Central Ohio – Wildlife District One
State Wildlife Officer Jeff Tipton, assigned to Champaign County, received multiple complaints about spotlighting during the fall and early winter of 2015. Most of the incidents occurred between 11:30 p.m. and 3:30 a.m. One landowner called to make Officer Tipton aware of as many as six incidents. Officer Tipton shared his information with Champaign County Deputy Sheriff Joshua Welty. One night in December, Deputy Welty was dispatched to the complaint area with a report of someone spotlighting fields. The deputy observed the passenger of a car shining a light into a field. Deputy Welty stopped the vehicle and found a spotlight in the back of the car. Deputy Welty then relayed this information to Officer Tipton, who contacted the man at a later date. Further investigation revealed the man was using the light to look for deer. Shining a light from a motor vehicle into a field, woods, or forest for the purpose of locating a wild animal or while in possession of a hunting device is unlawful in Ohio. The man was charged with jacklighting. He was found guilty in Champaign County Municipal Court and was sentenced to pay $250 in fines and court costs, received 10 days in jail with 10 days suspended provided he have no further violations, was placed on community control, and lost his hunting privileges for one year.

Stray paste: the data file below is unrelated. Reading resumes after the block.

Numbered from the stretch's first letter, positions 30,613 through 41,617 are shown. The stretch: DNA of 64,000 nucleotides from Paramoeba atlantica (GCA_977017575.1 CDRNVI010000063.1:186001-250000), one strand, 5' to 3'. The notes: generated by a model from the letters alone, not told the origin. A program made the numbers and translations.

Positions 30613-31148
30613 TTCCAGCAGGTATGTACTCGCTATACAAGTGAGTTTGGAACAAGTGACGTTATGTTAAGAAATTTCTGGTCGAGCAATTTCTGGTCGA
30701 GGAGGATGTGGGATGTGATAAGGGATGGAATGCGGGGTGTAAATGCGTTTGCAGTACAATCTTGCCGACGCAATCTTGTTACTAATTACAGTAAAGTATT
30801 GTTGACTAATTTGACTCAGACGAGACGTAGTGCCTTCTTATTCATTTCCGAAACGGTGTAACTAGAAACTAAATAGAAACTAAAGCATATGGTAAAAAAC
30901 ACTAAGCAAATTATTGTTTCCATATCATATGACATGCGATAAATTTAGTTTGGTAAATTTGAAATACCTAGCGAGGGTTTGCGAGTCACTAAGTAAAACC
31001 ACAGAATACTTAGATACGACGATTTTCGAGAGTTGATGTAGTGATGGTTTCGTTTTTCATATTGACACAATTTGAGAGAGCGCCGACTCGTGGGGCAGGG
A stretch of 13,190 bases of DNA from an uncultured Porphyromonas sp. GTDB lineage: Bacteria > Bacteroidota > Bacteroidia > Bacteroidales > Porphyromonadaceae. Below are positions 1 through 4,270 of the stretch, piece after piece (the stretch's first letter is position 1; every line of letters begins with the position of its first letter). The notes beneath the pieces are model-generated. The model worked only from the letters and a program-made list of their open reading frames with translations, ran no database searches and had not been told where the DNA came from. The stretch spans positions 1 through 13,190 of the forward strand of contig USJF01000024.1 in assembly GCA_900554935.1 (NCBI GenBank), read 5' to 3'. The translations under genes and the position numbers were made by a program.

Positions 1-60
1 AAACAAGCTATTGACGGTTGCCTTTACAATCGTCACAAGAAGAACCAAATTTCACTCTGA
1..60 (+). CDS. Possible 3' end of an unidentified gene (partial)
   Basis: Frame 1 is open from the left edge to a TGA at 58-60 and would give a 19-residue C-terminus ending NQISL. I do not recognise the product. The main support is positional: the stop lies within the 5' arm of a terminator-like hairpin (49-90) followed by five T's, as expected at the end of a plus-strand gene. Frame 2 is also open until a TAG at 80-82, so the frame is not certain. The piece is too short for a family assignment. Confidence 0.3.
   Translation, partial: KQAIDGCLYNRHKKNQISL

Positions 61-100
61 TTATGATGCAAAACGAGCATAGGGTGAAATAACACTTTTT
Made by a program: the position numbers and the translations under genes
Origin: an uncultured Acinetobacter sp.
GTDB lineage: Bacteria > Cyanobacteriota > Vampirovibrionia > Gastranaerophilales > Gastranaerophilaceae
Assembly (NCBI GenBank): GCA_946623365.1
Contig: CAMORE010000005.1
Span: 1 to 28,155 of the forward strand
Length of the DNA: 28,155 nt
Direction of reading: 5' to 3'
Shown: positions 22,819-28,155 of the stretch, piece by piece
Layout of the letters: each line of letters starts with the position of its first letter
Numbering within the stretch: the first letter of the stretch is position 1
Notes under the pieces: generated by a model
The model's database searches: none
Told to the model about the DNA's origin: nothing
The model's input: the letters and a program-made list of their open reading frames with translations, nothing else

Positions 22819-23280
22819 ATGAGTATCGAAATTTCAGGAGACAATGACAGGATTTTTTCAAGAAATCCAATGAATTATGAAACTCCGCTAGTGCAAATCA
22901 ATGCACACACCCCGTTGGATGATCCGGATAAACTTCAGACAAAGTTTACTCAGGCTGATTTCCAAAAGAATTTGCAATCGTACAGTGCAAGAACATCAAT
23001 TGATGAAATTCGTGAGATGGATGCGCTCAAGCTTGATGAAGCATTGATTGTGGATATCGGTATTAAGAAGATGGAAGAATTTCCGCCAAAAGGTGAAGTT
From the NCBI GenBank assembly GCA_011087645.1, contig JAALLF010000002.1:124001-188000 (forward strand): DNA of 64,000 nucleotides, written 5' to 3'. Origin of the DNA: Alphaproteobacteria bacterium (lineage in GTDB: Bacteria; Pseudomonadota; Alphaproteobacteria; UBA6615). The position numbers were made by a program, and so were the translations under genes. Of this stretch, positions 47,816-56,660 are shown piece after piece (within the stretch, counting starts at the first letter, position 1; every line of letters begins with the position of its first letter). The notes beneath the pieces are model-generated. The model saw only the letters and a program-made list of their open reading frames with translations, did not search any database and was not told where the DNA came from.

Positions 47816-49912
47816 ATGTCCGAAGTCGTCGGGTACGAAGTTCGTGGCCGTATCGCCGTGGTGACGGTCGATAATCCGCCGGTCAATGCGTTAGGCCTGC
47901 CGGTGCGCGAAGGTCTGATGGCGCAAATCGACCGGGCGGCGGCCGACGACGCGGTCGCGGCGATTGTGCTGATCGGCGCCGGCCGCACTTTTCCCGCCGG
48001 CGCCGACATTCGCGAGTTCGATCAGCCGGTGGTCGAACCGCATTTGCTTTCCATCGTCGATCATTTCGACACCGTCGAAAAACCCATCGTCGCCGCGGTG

State Wildlife Officer Brad Kiger noticed a car parked on a dead-end road in an industrial area of Franklin County. Officer Kiger found a subject in the car. The subject stated that he was waiting for some people who were duck hunting in a marsh behind the building. Officer Kiger went to contact the duck hunters and noticed that the subject in the car got on the phone right away. Officer Kiger met one subject heading toward the car. Officer Kiger took his contact information and then went to find two other subjects who were hunting. While checking the hunters, Officer Kiger noticed that a gun was disassembled and a broken stick was beside it. The third hunter came back to the marsh. While checking hunting licenses and stamps, it was discovered that one subject did not have an Ohio Wetlands Habitat Stamp. Officer Kiger then asked about the gun and stick. Further investigation revealed the hunter was going to put the stick in the gun as a plug. Two hunters were issued a ticket. One ticket was for an unplugged shotgun, for which the hunter had to pay $188 in fines and court costs. The hunter who did not have an Ohio Wetlands Habitat Stamp paid $122 in fines and court costs.
Northwest Ohio – Wildlife District Two